|At the hospital, we know the routine. I haul out my laptop, emailing students, writing papers no one reads. You stare at the same first page of the John Grisham you’ve carted here for weeks. An hour passes. A nurse finally walks you to the bathroom to pee in a cup. Another hour. The phlebotomist ambles in and pricks your arm. Blood fills the tubes, purple and thick. Three hours. No doctor, no saline drip, no reassurances of ‘soon, soon’. On the way out for coffee, I blast the woman behind reception. I should realize when she says pharmacy hasn’t received orders to prep your erlotinib. But I don’t. I fume through the hospital lobby, paging the clinical trial coordinator, rescheduling lectures and exams, scowling at my watch.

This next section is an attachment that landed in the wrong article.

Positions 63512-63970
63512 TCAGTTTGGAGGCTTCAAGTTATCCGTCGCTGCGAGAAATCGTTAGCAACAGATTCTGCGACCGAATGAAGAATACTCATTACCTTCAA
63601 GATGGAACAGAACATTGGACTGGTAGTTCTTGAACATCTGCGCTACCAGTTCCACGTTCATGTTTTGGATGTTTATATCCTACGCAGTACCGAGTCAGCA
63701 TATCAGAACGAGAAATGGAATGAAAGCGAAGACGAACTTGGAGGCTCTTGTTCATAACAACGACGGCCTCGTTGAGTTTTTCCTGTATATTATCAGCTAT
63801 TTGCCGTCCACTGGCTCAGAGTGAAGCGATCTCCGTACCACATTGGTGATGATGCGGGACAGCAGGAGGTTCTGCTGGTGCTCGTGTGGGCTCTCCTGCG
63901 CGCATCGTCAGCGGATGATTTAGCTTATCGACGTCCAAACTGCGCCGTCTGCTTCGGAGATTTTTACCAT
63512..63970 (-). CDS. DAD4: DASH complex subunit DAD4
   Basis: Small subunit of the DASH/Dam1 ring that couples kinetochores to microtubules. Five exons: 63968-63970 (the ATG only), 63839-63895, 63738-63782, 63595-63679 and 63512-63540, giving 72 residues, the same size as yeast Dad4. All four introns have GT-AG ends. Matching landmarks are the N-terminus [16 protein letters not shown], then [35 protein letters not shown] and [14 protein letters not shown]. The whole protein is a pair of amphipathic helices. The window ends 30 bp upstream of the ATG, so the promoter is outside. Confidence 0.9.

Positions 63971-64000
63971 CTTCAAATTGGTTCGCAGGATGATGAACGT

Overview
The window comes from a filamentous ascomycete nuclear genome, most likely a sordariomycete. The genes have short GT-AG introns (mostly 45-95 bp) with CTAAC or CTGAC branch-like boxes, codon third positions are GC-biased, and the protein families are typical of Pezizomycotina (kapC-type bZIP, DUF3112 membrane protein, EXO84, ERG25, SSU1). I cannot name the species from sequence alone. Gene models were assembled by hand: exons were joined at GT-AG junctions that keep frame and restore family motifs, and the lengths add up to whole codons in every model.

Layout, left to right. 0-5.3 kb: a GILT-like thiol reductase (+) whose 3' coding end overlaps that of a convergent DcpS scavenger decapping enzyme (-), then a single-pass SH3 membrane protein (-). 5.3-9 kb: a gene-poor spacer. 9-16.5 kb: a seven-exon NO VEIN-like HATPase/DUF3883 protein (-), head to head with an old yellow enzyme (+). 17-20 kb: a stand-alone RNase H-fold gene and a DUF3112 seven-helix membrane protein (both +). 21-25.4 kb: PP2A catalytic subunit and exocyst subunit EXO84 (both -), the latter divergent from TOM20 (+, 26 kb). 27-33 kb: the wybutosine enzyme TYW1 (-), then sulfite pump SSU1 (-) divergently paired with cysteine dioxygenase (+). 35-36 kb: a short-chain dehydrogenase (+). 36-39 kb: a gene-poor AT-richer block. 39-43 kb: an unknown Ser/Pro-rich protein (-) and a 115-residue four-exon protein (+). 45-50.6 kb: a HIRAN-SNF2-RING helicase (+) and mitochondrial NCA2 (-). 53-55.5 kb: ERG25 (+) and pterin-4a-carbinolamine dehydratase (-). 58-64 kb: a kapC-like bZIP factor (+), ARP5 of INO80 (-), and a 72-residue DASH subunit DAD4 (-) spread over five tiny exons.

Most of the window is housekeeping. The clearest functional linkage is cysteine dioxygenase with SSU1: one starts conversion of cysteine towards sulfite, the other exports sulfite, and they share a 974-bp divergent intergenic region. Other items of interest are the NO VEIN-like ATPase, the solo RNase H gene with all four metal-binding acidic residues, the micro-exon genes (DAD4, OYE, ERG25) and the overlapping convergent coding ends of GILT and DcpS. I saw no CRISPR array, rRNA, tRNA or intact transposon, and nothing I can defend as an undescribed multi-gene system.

When I return, the doc stands over you scrunched in the arm chair. He taps an x-ray and shakes his head. You push yourself up, using the armrests for leverage. It takes three tries, but at last you waver on your feet, hand extended. You thank him. The doctor leaves, not recognizing me when he passes, and you collapse. What looks like tears on your cheeks is sweat.
I wheel you down to valet parking. It’s late afternoon, the ride home will be hell. You reach back for my hand, squeeze it. A fine cool mist falls from the opaque sky and splatters crystals in your hair. You smile and try to say something, but the car arrives.